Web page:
OCTA: Federal transportation bill lays tracks for more jobs
Tina Grady Barbaccia | July 8, 2011
The Orange County Transportation Authority (OCTA) applauded congressional leaders and U.S. House Transportation and Infrastructure Chairman John Mica (R-Fla.) July 8, 2011, for taking the necessary steps to invest in America’s transportation future by releasing the federal transportation reauthorization bill.
The six-year bill outlines $35 billion in annual funding for transportation projects along with changes to current programs and processes.
Key provisions in the bill will break down the bureaucratic barriers to project delivery and expedite project implementation, including recommendations that make the environmental review process more efficient, integrate planning and programming approaches and delegate the responsibility for environmental review to states.
“This bill puts America on the right track to making much-needed transportation improvements throughout the country while creating good-paying American jobs,” said OCTA Chair and Orange County Supervisor Patricia Bates. “The faster our federal partners can match local investments, the sooner we can lead our nation down the road to recovery.”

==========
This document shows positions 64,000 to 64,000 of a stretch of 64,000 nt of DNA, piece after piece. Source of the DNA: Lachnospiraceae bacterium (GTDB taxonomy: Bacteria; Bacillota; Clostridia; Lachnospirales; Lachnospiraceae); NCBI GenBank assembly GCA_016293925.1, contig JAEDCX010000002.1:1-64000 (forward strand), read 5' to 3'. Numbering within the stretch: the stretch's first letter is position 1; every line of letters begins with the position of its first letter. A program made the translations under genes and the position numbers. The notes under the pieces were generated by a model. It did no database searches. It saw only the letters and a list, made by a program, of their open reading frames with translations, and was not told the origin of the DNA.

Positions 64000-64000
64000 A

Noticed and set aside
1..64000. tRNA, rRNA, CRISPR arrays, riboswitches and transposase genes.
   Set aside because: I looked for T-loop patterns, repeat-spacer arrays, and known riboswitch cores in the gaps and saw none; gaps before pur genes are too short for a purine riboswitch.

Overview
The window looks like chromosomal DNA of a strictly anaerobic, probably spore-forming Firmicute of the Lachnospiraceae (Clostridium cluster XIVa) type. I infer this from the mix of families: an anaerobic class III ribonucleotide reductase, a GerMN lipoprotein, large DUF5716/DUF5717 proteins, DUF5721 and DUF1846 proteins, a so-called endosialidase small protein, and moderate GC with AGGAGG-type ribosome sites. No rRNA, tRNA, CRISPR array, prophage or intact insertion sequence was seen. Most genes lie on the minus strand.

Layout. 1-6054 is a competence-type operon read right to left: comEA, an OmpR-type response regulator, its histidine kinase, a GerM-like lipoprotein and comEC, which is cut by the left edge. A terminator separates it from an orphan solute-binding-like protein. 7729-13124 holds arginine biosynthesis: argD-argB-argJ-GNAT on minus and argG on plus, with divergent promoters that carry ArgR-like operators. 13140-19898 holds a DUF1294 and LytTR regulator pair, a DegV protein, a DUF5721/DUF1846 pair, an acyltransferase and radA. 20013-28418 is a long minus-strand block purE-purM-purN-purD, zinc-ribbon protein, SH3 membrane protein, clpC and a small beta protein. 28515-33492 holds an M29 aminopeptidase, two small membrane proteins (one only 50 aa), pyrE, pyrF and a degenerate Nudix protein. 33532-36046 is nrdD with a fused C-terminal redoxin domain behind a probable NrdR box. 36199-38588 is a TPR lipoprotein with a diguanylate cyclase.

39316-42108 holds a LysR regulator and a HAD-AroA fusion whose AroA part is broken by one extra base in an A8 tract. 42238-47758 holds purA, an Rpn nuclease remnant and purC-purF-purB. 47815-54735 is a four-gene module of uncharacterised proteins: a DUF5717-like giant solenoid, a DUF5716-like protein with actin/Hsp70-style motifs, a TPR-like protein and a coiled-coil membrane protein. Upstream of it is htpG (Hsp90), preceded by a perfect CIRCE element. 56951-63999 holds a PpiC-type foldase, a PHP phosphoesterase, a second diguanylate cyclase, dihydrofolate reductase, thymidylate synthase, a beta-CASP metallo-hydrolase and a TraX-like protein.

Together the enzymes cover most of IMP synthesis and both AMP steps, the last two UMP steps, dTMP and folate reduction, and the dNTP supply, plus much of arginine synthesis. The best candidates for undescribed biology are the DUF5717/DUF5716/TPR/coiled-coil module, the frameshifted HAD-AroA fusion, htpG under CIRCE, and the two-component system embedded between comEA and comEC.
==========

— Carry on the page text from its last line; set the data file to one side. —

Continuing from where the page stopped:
OCTA officials thanked Chairman Mica for including elements in the bill that streamline the project delivery process and encouraged Congress to ensure necessary process changes, such as those identified in the Breaking Down Barriers initiative, are included.
“Infrastructure projects are one of the best ways to create jobs and keep America moving, but there are many barriers that add significant delays,” said Bates. “We can break through those barriers by implementing the recommendation from the Breaking Down Barriers initiative to help move projects forward.”
Breaking Down Barriers is a national initiative led by OCTA to expedite project delivery, without sacrificing the environment, and to accelerate the creation of more than 800,000 jobs in the U.S.
U.S. Rep. Gary Miller (R-Calif.) also has played a key role in advancing legislation aimed at expediting transportation improvements. As a senior member of the House Transportation and Infrastructure Committee representing Orange County, Rep. Miller worked closely with Orange County transportation leaders and leaders in Washington to introduce the Environmental Review Cooperation Act on June 24.
The Miller bill permanently delegates the National Environmental Protection Act (NEPA) to states such as California, where laws are equal to or greater than the NEPA requirements, eliminating a redundant approval process.
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